In 2000, for instance, The System foretold that the 2-1 favorite, Fusaichi Pegasus, couldn’t win the Derby. He did, anyway. In 2001, the same thing happened with 17-1 long shot Monarchos, who also won. The System also concluded that the following horses could never win — Real Quiet in 1998; Charismatic in 1999; Giacomo in 2005; Mine That Bird in 2009; California Chrome in 2014; and — get this! — the great Triple Crown winners American Pharoah in 2015 and Justify two years ago. They all won.
It’s also unusual for horses to undertake a Run for the Roses with only two races as a sophomore (3 years old). Conventional wisdom calls for at least three. Before 2008 and 2009, the last two Derby winners with only two Derby preps as 3-year-olds were Sunny’s Halo in 1983 and Jet Pilot in 1947 — but then Big Brown and Mine That Bird did it back-to-back.
Another unwritten rule of the Derby is that no horse can win it all after a long layoff. But in 2006 Barbaro destroyed that shibboleth when he became the first horse since 1956 to win after more than four weeks’ rest.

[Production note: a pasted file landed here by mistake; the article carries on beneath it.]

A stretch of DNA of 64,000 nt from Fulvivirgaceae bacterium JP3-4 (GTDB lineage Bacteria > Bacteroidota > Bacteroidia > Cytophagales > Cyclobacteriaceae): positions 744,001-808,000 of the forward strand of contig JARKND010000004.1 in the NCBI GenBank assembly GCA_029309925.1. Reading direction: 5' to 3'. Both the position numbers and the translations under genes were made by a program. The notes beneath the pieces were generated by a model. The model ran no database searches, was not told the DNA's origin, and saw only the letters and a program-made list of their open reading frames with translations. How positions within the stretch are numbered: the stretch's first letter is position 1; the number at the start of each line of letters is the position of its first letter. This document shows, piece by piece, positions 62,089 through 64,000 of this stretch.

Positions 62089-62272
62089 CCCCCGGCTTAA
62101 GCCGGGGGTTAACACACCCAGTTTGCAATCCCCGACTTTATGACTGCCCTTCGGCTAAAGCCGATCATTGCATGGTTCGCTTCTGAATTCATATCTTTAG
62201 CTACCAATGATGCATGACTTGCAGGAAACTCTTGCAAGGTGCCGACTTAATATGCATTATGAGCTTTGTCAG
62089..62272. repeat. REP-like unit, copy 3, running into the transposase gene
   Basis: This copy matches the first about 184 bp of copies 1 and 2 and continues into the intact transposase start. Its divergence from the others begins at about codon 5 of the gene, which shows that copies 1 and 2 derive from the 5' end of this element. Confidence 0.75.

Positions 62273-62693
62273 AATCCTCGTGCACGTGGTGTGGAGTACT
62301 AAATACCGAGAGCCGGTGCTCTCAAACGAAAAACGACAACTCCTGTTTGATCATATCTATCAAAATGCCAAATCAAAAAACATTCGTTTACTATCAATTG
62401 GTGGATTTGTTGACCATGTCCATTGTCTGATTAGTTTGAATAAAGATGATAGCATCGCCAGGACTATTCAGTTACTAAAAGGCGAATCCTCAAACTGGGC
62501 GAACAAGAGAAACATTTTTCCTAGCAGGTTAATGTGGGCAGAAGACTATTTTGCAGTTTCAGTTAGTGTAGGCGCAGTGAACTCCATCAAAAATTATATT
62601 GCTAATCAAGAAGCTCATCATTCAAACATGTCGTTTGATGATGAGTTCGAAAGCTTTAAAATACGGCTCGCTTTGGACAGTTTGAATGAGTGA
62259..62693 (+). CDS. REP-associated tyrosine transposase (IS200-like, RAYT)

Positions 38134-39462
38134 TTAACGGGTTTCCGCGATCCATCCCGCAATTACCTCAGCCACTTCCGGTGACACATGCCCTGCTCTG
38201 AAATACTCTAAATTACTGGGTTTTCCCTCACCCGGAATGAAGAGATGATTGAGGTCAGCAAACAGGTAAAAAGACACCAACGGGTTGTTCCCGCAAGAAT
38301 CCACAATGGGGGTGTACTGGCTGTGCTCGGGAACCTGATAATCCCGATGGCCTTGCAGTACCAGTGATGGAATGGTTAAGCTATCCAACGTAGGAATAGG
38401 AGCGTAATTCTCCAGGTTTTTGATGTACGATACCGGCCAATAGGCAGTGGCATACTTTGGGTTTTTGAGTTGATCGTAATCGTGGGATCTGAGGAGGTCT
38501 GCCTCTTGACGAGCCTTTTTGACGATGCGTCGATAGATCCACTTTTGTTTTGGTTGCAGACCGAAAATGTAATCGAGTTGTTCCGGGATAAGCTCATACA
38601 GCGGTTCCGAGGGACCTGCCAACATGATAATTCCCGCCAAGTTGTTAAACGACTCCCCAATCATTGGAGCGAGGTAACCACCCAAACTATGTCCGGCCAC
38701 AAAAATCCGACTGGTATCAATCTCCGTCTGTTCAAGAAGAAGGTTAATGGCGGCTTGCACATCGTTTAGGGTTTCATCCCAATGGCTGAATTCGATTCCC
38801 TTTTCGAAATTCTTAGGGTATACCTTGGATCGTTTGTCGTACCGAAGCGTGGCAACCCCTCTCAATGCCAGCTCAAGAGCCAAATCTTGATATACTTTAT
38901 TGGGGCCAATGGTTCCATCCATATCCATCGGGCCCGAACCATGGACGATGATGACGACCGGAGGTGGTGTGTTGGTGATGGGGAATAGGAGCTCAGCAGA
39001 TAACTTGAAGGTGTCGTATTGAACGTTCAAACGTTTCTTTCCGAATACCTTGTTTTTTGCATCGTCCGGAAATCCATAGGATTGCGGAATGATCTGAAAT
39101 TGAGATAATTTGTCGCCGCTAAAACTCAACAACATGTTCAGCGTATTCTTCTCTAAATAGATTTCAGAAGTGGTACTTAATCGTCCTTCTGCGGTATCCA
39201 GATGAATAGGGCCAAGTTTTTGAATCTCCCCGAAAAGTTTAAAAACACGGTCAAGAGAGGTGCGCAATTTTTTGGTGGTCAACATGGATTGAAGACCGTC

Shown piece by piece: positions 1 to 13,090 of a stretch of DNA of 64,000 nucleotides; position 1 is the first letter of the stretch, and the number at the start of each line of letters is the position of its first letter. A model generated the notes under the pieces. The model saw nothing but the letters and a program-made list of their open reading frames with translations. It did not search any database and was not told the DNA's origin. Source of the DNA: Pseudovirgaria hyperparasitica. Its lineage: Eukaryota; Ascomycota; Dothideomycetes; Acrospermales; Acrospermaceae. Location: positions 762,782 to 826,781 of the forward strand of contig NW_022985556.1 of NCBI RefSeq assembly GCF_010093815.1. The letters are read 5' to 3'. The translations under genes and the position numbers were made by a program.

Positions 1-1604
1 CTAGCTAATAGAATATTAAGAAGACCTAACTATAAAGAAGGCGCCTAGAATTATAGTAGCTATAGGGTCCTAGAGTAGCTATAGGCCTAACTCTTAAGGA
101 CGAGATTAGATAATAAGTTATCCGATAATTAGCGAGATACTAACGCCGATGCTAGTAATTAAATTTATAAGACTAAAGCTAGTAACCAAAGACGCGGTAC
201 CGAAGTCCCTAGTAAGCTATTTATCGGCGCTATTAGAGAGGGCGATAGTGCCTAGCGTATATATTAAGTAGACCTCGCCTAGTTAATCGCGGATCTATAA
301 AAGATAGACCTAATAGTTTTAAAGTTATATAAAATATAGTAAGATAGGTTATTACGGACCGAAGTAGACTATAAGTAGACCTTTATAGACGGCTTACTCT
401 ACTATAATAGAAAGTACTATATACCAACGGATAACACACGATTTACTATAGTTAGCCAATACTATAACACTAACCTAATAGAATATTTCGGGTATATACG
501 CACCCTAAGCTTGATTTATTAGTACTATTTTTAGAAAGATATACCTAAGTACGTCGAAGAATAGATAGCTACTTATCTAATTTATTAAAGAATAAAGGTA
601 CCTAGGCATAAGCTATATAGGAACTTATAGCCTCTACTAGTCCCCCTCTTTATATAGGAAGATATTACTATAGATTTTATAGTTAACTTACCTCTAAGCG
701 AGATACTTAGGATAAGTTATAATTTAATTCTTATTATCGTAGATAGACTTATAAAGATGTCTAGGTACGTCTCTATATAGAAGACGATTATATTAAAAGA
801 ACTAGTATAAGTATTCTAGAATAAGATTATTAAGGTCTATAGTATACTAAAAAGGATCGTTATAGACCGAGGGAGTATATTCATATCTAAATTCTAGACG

Then there is the “Curse of Apollo.” No horse who was unraced as a 2-year-old had won the Derby since Apollo in 1882, and he was the only colt ever to do it. Until two years ago, 61 horses had entered the Derby since 1937 who hadn’t raced at 2, and only three managed to finish as high as runner-up. But we should all know by now what happened in 2018 — not only did Justify win the Derby after never having raced at 2, but he went on to win the Triple Crown.
So, do we junk the System? Yes, we’ve got to. It’s just not cutting it as a predictor anymore. Too many things have changed in the racing game for The System to be relevant.